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In Search of Chopin - Film Review

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by Helen Belli (subscribe)
I am now living in Kariong on the Central Coast
Published September 4th 2014
Sharmill Films

Chopin was born in Poland in 1810 and died in his beloved Paris in poverty in 1849. In a time when 141 piano makers and a plethora of pianists, including Liszt and Schumann who both admired him, lived and worked in Paris, he was one of the leading musicians.

He never had a piano lesson, instead received his grounding from a violin master. A child prodigy and natural pianist, he developed a technique that 'made the piano sing'. He was influenced by earlier composers including Mozart whom he greatly admired, he gave his first public performance at the age of 8 and published at the age of 15. However, he hated giving large concerts and made what little money he did by teaching, composing and private recitals.

Through the eyes of some of today's eminent pianists and played on wonderful old instruments that have a more mellow sound and fluid movement from key to key than modern instruments, snippets of his amazing output are played. These folk clearly consider Chopin as a superstar as his was in his lifetime. Directed by Phil Grabsky and narrated by Juliet Stevenson, it is one of a series of popular films 'in search of' the lives of famous composers. His life is traced through the cities he visits and lives in, and there are many.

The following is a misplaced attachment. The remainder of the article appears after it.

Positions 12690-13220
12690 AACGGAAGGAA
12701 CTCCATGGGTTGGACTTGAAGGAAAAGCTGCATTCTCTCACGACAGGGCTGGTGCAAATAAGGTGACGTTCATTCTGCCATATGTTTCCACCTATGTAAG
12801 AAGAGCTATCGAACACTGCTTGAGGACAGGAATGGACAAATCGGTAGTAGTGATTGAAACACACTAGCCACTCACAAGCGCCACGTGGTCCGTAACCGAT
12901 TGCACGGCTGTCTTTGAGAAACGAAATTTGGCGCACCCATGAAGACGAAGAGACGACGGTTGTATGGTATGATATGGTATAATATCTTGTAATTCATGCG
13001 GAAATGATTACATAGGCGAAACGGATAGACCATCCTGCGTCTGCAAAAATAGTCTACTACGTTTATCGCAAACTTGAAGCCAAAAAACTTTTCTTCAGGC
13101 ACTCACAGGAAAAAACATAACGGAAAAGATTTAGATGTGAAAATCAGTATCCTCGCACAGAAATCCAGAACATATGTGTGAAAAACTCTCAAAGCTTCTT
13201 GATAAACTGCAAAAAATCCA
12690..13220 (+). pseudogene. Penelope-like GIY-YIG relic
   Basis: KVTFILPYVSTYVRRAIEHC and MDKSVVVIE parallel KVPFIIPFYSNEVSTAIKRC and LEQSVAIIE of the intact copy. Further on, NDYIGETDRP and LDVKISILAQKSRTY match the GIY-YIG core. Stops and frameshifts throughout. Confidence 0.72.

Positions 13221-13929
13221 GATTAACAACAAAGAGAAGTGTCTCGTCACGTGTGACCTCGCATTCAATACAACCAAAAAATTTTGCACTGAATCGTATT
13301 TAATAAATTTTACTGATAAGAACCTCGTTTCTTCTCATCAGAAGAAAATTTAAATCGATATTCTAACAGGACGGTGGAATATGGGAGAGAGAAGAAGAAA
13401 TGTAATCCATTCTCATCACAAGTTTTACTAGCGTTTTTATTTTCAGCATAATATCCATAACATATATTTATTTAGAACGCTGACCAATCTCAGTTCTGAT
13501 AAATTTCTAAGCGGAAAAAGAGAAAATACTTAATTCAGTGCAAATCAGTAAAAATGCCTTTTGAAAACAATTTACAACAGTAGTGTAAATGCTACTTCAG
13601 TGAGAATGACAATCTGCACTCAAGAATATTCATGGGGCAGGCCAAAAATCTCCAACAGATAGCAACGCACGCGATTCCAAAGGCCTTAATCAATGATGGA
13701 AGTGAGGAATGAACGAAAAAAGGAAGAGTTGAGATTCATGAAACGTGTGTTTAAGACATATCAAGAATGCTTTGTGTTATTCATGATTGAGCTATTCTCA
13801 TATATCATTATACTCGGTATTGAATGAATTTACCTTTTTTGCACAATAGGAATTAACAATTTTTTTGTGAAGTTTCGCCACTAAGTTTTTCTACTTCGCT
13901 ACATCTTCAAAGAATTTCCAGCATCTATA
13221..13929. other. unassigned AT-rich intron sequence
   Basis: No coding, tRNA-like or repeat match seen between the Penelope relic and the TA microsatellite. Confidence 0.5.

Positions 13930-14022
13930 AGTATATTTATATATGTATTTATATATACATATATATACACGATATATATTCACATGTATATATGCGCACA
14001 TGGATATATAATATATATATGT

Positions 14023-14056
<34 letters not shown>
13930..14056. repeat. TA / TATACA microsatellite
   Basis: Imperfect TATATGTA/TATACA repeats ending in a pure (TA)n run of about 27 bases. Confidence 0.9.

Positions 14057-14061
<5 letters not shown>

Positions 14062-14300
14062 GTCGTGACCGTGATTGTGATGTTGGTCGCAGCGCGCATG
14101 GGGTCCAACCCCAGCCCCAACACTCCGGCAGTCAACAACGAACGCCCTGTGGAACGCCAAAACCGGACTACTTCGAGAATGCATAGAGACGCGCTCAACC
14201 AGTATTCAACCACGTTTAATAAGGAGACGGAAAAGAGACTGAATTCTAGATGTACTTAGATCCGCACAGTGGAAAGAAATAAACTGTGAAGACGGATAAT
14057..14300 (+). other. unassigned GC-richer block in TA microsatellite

His letters show a sensitive man, suffering from his illness, but he displays a sense of fun. He contacted T.B. at the age of 16 which led to his death at the age of 39.

His music reflects his moods and emotions. Schubert once said he expressed 98% of his emotions in his music while most only give 2%. Chopin may have added the other 2% in his. It is recommended you listen to his 2nd piano concerto when you are in love. When he lost his sister, his music contained 'savage screams'. He never had any serious money, was rarely happy and was unfulfilled emotionally.

In 1837 he met Aurore and lived with her for 11 mostly happy years. Chopin always wished he had been born into nobility. The next best thing was a woman who was a cousin of the king of France, albeit on the wrong side of the blanket. She wrote under the pseudonym of George Sand.

By today's standards she would be considered a liberated woman. In her own time her life was a scandalous affair. Her love affairs were the talk of the town, an interesting contrast to the conservative, if not stuffy, Chopin. She made a fortune from her novels, plays and political writings, enough to keep Chopin in the manner he aspired to.

Chopin was only one of her many lovers and she said she opened the way ahead for other women. These were his most productive years and not long after they parted his death followed.

The series of 'in search of' is a wonderful insight into the lives of remarkable composers. Because the series is so popular let's hope it is extended to more extraordinary fields.
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